I.- Purpose of the Law.-
(i) In order to increase the competitiveness of the Spanish companies, the government enacted, several years ago a special tax regime (popularly known as “Beckham law”) which offered to foreigners moving (for labour reasons) to Spain a very attractive tax regime. Such measure was aimed to offer the Spanish companies the possibility to hire talented (foreign) individuals, offering them to move to Spain under a special tax regime.
(ii) With effects as of 1st January 2023, Law 28/2022 has amended the referred tax regime, offering additional tax advantages to individuals who may decide to move to Spain under the scope of a labour relationship or to work remotely (e.working) (or special activities below detailed), under certain requirements.
II.- Main tax advantages of the Beckham Scheme
Spain has an optional special tax regime for individuals moving to Spain for work purposes provided that certain requirements are met. This regime allows displaced workers who, although becoming tax residents in Spain (that is, they spend more than 183 within a calendar year in Spain), to be taxed as Non-Tax residents in Spain, which, in summary, entails the following tax advantages:
- Labour /employment Incomes. They´ll be taxed in Spain under Spanish Personal Income Tax (PIT) at the following tax rates during the tax exercise when they move to Spain and the following 5 tax exercises;
Tax base (€) Flat Tax rate under special tax regime Ordinary (approx.- máximum tax rate) Up to 600.000€ 24% 50% From 600.000€ 47% 50%
- Incomes (other than labour incomes and those arising from scenarios 5 & 6 below) obtained from non Spanish sources are not taxed in Spain.
- Spanish Wealth Tax will apply exclusively to assets located in Spain.
- Dividends, interest and Capital Gains are taxed in Spain only if received from a Spanish source.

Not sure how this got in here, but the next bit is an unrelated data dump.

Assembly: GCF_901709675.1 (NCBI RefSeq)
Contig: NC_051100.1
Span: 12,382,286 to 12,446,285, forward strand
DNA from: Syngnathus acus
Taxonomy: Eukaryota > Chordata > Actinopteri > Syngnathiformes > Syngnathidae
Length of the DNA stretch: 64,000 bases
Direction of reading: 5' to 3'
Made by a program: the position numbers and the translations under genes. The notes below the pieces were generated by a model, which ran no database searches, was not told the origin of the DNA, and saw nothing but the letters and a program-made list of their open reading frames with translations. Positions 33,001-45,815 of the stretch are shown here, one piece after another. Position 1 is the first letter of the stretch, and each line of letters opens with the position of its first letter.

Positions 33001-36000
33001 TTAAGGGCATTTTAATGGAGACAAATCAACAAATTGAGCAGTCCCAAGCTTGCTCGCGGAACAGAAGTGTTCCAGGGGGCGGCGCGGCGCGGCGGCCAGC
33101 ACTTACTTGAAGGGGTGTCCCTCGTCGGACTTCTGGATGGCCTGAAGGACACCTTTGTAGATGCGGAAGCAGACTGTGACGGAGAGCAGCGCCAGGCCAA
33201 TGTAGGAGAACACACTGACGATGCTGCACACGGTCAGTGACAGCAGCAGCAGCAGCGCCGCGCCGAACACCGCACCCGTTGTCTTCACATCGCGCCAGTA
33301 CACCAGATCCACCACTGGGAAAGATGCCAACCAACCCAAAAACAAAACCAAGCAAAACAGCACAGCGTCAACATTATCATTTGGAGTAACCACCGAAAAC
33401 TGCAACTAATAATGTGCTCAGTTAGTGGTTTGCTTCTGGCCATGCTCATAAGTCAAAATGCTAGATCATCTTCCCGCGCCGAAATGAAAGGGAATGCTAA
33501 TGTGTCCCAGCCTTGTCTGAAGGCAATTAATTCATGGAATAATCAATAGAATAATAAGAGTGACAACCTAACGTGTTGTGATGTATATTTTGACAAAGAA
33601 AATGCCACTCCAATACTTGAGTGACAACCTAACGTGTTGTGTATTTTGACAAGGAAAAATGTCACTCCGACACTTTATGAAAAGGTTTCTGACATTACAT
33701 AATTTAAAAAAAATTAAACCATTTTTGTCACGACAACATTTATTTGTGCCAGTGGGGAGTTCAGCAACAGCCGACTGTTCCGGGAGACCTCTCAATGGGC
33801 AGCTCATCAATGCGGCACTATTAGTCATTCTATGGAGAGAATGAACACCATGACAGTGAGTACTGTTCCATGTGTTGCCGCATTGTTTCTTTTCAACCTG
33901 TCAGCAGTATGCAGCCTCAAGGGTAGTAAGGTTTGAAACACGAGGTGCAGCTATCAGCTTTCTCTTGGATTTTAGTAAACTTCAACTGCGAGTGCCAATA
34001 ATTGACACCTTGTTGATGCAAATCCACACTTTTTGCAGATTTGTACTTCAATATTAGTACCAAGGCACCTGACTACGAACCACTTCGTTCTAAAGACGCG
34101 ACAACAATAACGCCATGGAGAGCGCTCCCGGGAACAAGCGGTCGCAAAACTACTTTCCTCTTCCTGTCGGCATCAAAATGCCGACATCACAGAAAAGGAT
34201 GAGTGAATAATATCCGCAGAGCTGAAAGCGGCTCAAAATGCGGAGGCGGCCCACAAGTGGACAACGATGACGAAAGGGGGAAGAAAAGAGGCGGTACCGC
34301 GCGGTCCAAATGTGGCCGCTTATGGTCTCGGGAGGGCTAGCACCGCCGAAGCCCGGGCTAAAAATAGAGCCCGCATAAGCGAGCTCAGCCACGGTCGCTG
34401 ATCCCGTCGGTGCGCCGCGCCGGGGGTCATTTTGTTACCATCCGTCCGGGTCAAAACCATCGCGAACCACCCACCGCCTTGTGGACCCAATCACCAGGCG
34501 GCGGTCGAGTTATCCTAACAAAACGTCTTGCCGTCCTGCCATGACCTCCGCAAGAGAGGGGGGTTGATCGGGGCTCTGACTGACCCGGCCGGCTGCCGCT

III.- Requirements to be eligible for the Special Tax Regime
– The taxpayer must not have been tax resident in Spain during the 5 tax periods prior to relocation (before Law 28/2022 it was 10 tax periods).
– The relocation must be based on one of the following reasons:
- A new employment relationship with a Spanish employer.
- That the relocation is ordered by the current employer (a letter of displacement is required).
- That the taxpayer becomes director of an entity. In the event the individual will be appointed as Director in a “patrimonial entity” (company which activity is limited to the mere management of real estate assets without structure and/or minority stakes in companies), the taxpayer will only be able to opt for the regime if he/she holds directly or indirectly a stake lower than 25% of the referred company share capital.
- That, even if there is not a displacement order from the employer, the taxpayer moves to Spain to work remotely (homeworking visa required).
- To carry out in Spain an economic activity qualified as entrepreneurship activity.
- Highly qualified professionals who carry out in Spain an economic activity of rendering services to emerging companies or training, research, development, and innovation activities, with a remuneration that represents more than 40% of their total income.
– The taxpayer cannot obtain income in Spain through a Permanent Establishment (except scenarios 5 and 6 above mentioned). Incomes arising from scenarios 5 & 6 above will be taxed in Spain irrespectively to its source.
IV.- Spouse and children of the inpatriate worker
One of the main relevant innovations introduced by Law 28/2022, is that the spouse of the inpatriate worker and his/her children under 25 years of age (or disabled children of any age) may also opt to be taxed under the Special Regime provided that the following requirements are met:
- That they move to Spanish territory before the end of the first tax period in which the special regime is applicable to the inpatriate worker.
- That they acquire their tax residence in Spain.
- That must have not been resident in Spain during the 5 previous tax periods.
- That they do not obtain income in Spain through a Permanent Establishment (except in cases 5 and 6 above mentioned).
- That their income is lower than the one obtained by the inpatriate worker that allows the application of the special regime to the rest of the family unit.
This contribution was made by our Spanish member firm Area Legal.
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